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Great leaders read books, and through their books, shape others. The word leadership is a topic on many agendas, whether in Church, politics, or business. Needless to say, not all the books are equally important or equally good.
I often wonder how God uses different books and writers to shape my life and especially my leadership. Just recently, after reading a chapter from a book, I told my wife that what I’ve read was better than most of the sermons I’ve ever heard. I like to read books that engage my thinking, challenge my spiritual life, and make me draw closer to the Lord. However, it doesn’t mean I only read Christian or religious books—I like reading a great variety of books.
J. Oswald Sanders in his Spiritual Leadership says (affiliate link):
He [the leader] should read in order to have fellowship with great minds. It is possible to hold communion with the greatest and godliest of men of all ages through the medium of their writings. The power for good of even one book is impossible to estimate.
Honestly, I believe Sanders is right. Great leaders read books and by doing this, they have (in a way) fellowship with other great minds. In the Body of Christ, we need to learn from each other.
In my post I want to share several books God used this year to draw me closer to Him:
1. The Making of a Leader by Dr. J. Robert Clinton (affiliate link)
I’ve learned from other leaders to read books about leadership for the rest of my life. I plan to do that because I believe one can grow in his/her leadership. However, growth does not happen out of the blue—it comes when one pays the price of growth.
I’ve read many books about leadership in my life, but I can honestly say that Dr. Clinton’s book is one of the best I’ve read. It was powerful to learn about the patterns God uses to shape
s His leaders—and to see that in the Bible.
2. In the Shadow of the Temple by Oskar Skarsaune (affiliate link)
I believe all great leaders read books or should read books about the Bible. Skarsaune is an incredible resource for Bible teachers and preachers in getting familiar with the context of 1st century Israel—the time when Jesus walked on earth (as we often say).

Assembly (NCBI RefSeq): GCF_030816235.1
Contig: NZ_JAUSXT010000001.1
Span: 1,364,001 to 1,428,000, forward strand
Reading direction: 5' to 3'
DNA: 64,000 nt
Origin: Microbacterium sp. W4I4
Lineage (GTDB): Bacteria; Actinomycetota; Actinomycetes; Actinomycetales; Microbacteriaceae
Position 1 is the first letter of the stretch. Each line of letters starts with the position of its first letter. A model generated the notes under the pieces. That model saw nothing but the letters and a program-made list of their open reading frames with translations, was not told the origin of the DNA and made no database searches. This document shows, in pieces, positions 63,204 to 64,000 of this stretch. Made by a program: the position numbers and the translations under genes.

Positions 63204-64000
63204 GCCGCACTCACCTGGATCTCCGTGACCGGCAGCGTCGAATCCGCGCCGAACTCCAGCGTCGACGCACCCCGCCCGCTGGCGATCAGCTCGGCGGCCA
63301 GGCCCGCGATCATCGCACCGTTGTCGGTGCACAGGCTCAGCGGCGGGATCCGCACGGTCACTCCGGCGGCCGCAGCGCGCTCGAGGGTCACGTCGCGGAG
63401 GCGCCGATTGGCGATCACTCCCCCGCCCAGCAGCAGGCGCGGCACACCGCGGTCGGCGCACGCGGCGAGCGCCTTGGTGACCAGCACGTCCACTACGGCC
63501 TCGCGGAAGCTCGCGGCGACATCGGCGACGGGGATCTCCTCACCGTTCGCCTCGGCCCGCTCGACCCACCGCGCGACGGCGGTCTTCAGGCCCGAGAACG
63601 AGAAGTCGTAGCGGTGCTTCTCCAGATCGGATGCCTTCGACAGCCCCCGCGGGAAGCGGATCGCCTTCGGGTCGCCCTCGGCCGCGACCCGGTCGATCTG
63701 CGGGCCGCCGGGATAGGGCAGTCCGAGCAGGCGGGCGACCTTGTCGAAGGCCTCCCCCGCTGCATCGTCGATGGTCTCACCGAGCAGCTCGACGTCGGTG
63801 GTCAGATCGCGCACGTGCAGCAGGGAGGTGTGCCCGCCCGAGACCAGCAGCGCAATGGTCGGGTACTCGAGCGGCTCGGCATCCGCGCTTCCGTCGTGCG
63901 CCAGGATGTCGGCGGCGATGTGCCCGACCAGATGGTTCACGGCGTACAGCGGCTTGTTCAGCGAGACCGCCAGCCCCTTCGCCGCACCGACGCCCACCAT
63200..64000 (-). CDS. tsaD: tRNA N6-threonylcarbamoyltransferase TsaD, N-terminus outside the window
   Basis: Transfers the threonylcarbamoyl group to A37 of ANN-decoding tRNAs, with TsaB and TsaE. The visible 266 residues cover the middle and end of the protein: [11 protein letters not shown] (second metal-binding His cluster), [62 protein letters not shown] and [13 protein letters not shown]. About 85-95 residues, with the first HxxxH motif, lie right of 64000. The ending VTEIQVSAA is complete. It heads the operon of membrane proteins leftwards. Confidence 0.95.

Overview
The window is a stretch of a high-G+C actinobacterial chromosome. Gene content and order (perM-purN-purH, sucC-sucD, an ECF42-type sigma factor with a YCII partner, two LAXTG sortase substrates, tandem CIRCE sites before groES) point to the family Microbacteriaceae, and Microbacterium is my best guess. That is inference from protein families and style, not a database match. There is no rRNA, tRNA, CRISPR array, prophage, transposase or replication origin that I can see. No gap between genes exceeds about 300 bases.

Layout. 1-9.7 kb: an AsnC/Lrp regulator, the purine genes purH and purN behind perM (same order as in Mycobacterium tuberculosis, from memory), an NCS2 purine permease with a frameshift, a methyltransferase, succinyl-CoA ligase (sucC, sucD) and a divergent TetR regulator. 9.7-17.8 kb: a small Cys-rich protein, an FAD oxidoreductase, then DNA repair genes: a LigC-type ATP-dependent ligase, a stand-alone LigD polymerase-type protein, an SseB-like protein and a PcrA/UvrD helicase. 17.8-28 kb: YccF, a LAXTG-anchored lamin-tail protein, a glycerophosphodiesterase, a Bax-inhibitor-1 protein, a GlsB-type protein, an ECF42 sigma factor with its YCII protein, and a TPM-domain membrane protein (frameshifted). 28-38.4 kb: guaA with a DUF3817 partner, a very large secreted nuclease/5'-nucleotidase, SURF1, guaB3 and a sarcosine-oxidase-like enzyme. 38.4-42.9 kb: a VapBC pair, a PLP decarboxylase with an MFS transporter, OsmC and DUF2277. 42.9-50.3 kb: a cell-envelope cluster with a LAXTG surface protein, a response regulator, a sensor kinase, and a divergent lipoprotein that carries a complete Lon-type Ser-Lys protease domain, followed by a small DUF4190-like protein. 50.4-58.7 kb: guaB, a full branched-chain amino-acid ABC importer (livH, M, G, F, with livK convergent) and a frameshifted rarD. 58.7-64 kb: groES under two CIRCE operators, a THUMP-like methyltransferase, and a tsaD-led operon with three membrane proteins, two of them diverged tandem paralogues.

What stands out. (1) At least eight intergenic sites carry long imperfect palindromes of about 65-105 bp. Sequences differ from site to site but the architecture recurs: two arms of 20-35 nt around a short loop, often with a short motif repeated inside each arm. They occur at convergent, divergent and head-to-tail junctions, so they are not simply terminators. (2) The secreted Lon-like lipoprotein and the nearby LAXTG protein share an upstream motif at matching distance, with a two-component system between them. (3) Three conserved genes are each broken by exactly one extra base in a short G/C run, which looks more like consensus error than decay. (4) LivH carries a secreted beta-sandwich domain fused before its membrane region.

If you have questions regarding the Pharisees; or perhaps you want to know more about the Maccabean revolt or Hellenism in Israel. Maybe you desire to know more about 1st century Judaism or the diaspora Jews of the 2nd Temple period; or you wonder how important Jerusalem and the Temple for the Jewish people was or maybe you want to know more about the first Jewish believers. If all of that and much more, than Skarsaune’s book is one of the best resources you can find. His book is very well researched, and any Bible teacher should use it (especially if you’re tired of using non-academic resources like Wikipedia).
3. How Christianity Changed the World by Alvin Schmidt (affiliate link)
Most Christians do not know how much Christianity influenced the world. That’s especially difficult to learn in our secularized culture where one is required to be politically correct. Schmidt’s book points out how Christians and Christianity affected the world like no other religion.
When hundreds of books and articles paint Christianity in negative dark colors, Schmidt’s book comes as a compelling response. As Paul L. Maier says about Schmidt’s book
Even knowledgeable believers will be amazed at how many of our present institutions and values reflect a Christian origin. Not only countless individual lives but civilization itself was transformed by Jesus Christ. In the ancient world, his teachings elevated brutish standards of morality, halted infanticide, enhanced human life, emancipated women, abolished slavery, inspired charities, and relief organizations, created hospitals, established orphanages, and founded schools.